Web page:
Coal in Colombia

By James Wellstead — Exclusive to Coal Investing News

Coal in Colombia

While it rarely grabs coal market headlines, Colombia is a major coal player globally. With reserve estimates ranging between twelve and 60 billion tons, Colombia exports more than 90 percent of its production annually, sending more than 75 MT abroad in 2011.

The Colombian government believes the country will play an even bigger role in coming years, with exports projected to hit 100 MT by 2015. Located on both the Atlantic and Pacific oceans, Colombia is the number one thermal coal exporter to the US, representing 75 percent of US thermal coal imports in 2010.

American coal miners have long been key foreign proponents of Colombia’s coal resources. Subsidiaries of US-based Drummond Company, Inc. have been developing coal since the early 1990s at the Mina Pribbenow and El Descanso open-pit coal mines located in the Cesar Coal Basin near La Loma in the northern coastal region of Colombia.

But growing Chinese and Indian coal demand has also brought Colombian coal to the attention of producers looking to supply growing Asian markets.

“Colombia is like the last frontier for many of these investors,” mining and energy minister Mauricio Cardenas told Platts last November.

More recently, Brazilian mining giants Vale (NYSE:VALE), Votorantim, and EBX Group, which belongs to Eike Batista, Brazil’s richest man, have also taken stakes in the region.

Mergers and acquisitions likely

A key theme in coal markets in 2012 will be merger and acquisition activity, and Colombia is sure to be a part of this trend. Colombia’s coal sector is currently in transition, ahead of the coming expansions within the country, as firms reshuffle their priorities.

Late last year, Vale initiated efforts to sell its Colombian coal operations, which produce three million tonnes per year, and are in production near Glencore (LSE:GLEN) and Drummond’s projects in the Cesar province. The company is exiting, industry players say, due to the mine’s high cost and low production, and because coal is not a core asset for the diversified mining giant.

Goldman Sachs (NYSE:GS) has recently been identified as the key party looking to scoop up the property.

MPX Energia SA, a subsidiary of Batista’s EBX, recently delayed its US $4 billion Canaverales mine in Northern Colombia on weakening thermal coal prices. Luis Caceres, projects manager at the company’s Colombian coal unit, told Bloomberg in February that “in 2014, we would like to be in conditions to start an aggressive ramp-up.” Caceres also said that the project will produce about one million tons of coal in its first year, much of which will be destined for Chinese and Indian markets.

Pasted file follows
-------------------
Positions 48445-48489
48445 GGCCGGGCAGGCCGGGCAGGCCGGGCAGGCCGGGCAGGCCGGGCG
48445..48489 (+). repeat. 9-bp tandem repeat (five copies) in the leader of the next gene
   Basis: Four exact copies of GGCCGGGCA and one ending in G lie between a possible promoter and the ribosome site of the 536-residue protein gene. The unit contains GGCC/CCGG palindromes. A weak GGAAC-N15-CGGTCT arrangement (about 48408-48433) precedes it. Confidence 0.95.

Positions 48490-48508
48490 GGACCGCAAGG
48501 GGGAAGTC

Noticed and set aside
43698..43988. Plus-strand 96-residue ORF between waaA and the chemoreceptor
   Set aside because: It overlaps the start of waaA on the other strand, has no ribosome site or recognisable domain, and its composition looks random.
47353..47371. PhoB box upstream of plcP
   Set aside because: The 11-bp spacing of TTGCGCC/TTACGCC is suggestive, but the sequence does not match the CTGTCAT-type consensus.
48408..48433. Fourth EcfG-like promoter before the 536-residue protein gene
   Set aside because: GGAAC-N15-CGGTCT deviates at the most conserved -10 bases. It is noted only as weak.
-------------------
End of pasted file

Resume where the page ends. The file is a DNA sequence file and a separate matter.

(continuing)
Political risks improving

Despite bountiful resources, secessionist forces and rebel armies have long been a reason for investors to steer clear of developing large-scale projects within the country.

Major rebel groups, primarily the Revolutionary Armed Forces of Colombia (FARC) and the National Liberation Army (ELN), have spearheaded many attempts to destabilize the country in order to achieve their political goals.

But an improving political climate has led Citigroup to single Colombia out as a strong South American market. Citigroup equities analyst Jason Press told Bloomberg recently that “we love Colombia for the long term” because of this improving security picture.

Amongst reforms have been efforts to draft legislation to clarify the engagement process with local communities. The mining bill introduced in 2011 did not require prior consultation with indigenous communities surrounding mining sites.

But concerns persist as a former paramilitary member of the United Self-Defense Forces of Colombia (AUC) recently identified American Drummond officials as having paid millions of dollars to kill union organizers at their Colombian mine operations. The disguised AUC paramilitary told an Alabama judge that “the AUC had to kill all of the Drummond union leaders because the union was causing problems for Drummond.”

Attacks on the railway of Cerrejón, Colombia’s biggest coal exporter, also persist, with two anonymous bombings in early 2011 making the threat of instability palpable for many investors. Cerrejón, which annually produces 32 MT of coal for exportation, said the attacks are the work of “groups seeking to destabilize security in [the coal mining region of] La Guajira.”

But for those who seek potentially high-risk payoffs, Colombia’s coal sector is proving to be a strong target of focus in the coal sphere. Continued concerted efforts on the part of the government and coal companies could go a long way towards diffusing much of the tension in the country.

 

Securities Disclosure: I, James Wellstead, hold no direct investment interest in any company mentioned in this article